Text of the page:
- Category: History 104 Week 4
- Published on Saturday, 29 December 2012 06:40
- Written by Dr. Eric Mayer
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POSTWAR JAPAN: The US Shogunate
The MacArthur Era
The aftermath of war and defeat found Japan in an appalling condition. Most of its cities had been destroyed. Tokyo alone had lost almost 60% of its buildings due to the firebombing raids of the US. The air attacks had destroyed 30% of Japans industrial capacity.
Territorially Japan was now back where its was when Commodore Perry first arrived. Japan was forced to relinquish the Pescadores, Korea, Formosa, the Kuriles and southern Sakhalin. Millions of Japanese soldiers and civilians began to return from these areas back to an already crowded mainland.
The immediate problem for the urban Japanese was the food shortage. Bad weather had caused rice production to drop 27%. Since Japan had lost its colonial possessions it could no longer obtain additional food from Korea, Formosa, or Manchuria. Its fishing industry had also deteriorated and was about 40% below the normal.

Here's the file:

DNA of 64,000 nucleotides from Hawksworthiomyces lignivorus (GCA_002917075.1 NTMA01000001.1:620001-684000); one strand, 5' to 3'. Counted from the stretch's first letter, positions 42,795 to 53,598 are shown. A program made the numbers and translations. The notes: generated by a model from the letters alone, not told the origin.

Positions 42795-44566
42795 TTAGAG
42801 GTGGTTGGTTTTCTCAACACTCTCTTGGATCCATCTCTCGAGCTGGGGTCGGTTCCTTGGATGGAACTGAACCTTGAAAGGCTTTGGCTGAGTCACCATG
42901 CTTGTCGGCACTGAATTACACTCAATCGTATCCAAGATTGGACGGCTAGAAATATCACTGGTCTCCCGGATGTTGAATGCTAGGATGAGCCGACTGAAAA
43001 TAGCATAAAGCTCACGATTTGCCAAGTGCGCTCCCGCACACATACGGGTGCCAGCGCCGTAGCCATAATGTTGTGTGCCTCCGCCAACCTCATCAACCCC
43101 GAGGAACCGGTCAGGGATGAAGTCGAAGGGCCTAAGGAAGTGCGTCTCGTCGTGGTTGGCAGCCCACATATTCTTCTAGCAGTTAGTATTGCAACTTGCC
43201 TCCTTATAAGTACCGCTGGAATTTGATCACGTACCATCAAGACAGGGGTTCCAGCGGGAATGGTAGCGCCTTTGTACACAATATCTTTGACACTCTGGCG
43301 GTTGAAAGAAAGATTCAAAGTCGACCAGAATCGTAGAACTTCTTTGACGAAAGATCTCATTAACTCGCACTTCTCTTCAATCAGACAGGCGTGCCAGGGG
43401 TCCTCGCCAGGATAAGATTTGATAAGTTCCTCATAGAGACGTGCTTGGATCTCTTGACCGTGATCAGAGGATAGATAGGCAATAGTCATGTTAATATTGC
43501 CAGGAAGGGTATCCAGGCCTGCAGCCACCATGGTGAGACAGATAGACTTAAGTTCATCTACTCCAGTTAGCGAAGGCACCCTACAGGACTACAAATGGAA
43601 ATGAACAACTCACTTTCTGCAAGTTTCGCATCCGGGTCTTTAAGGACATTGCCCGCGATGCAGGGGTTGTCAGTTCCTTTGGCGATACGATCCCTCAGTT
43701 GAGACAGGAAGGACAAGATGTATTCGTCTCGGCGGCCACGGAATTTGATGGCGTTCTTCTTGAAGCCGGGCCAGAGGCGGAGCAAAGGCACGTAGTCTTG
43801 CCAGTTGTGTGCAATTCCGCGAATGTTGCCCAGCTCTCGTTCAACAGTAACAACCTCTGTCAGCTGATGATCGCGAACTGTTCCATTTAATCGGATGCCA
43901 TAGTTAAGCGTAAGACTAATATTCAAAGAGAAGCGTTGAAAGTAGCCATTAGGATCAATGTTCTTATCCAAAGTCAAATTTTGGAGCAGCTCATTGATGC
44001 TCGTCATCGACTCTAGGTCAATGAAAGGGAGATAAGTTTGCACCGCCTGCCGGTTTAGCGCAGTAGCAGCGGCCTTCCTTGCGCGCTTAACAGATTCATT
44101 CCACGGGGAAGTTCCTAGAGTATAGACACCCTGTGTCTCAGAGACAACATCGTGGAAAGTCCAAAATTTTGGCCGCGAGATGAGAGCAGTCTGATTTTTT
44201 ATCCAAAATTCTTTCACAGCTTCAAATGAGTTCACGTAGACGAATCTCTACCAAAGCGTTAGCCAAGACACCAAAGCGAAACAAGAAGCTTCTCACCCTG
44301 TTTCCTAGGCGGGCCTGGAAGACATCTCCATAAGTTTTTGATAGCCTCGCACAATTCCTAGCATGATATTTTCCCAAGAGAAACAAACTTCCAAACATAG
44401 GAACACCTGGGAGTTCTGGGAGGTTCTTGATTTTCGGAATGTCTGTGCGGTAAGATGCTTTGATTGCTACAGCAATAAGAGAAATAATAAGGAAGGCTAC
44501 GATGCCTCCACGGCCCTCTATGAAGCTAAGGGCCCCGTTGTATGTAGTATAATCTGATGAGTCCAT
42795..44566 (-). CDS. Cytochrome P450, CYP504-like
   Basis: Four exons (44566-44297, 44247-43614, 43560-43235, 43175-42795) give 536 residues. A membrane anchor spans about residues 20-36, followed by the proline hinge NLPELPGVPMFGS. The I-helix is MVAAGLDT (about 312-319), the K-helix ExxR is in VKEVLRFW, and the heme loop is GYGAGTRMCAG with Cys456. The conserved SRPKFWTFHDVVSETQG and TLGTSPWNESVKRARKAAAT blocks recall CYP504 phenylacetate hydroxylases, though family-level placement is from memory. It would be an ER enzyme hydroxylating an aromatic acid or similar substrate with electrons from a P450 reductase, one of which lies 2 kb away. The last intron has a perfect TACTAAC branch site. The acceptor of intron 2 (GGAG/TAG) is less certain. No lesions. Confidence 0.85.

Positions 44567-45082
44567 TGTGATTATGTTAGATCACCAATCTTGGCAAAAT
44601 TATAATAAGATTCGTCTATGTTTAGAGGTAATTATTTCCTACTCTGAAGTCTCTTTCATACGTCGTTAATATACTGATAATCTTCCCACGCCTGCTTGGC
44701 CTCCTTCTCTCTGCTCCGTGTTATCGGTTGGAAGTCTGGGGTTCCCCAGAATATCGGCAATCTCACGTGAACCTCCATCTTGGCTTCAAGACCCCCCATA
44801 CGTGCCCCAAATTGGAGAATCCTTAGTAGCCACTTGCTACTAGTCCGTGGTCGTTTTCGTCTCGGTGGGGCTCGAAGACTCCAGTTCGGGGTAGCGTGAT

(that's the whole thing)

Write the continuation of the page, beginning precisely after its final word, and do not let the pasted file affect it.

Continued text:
Official food rations in this situation came to 1,050 calories per person per day. Mass starvation was only avoided due to the American occupation.
There was a shortage of basic necessities and the issuance of an excessive amount of currency caused serious inflation. In 1945 the amount of currency in circulation was 14 times that of 1937.
Mac was in charge and the strong personality of Mac made it seem that the reconstruction effort was a one man show. The Japanese people cooperated willingly with the American authorities and the occupation was relatively harmonious. In essence Mac was SCAP Supreme Commander of Allied Powers.
SCAP would have to demobilize well over 3 million Japanese troops. All military installations and equipment were destroyed and what remained of the navy ships were divided among the four allied nations.
The International Military Tribunal for the Far East was created to try War criminals in Japan. In April of 1948 seven persons were given the sentence of death by hanging for their war crimes, and 16 were given life sentences. Tojo himself was hanged along with six of his generals who were responsible for atrocities committed in China and the Philippines.
Initially SCAP had adopted a policy of having Japan pay reparations in the form of industrial equipment and plants to the nations that had been victimized by Japanese imperialism. But this idea was terminated in 1948 in favor stabilizing the Japanese economy. Still by 1964 Japan had paid 477 million dollars to six Southeast Asian nations.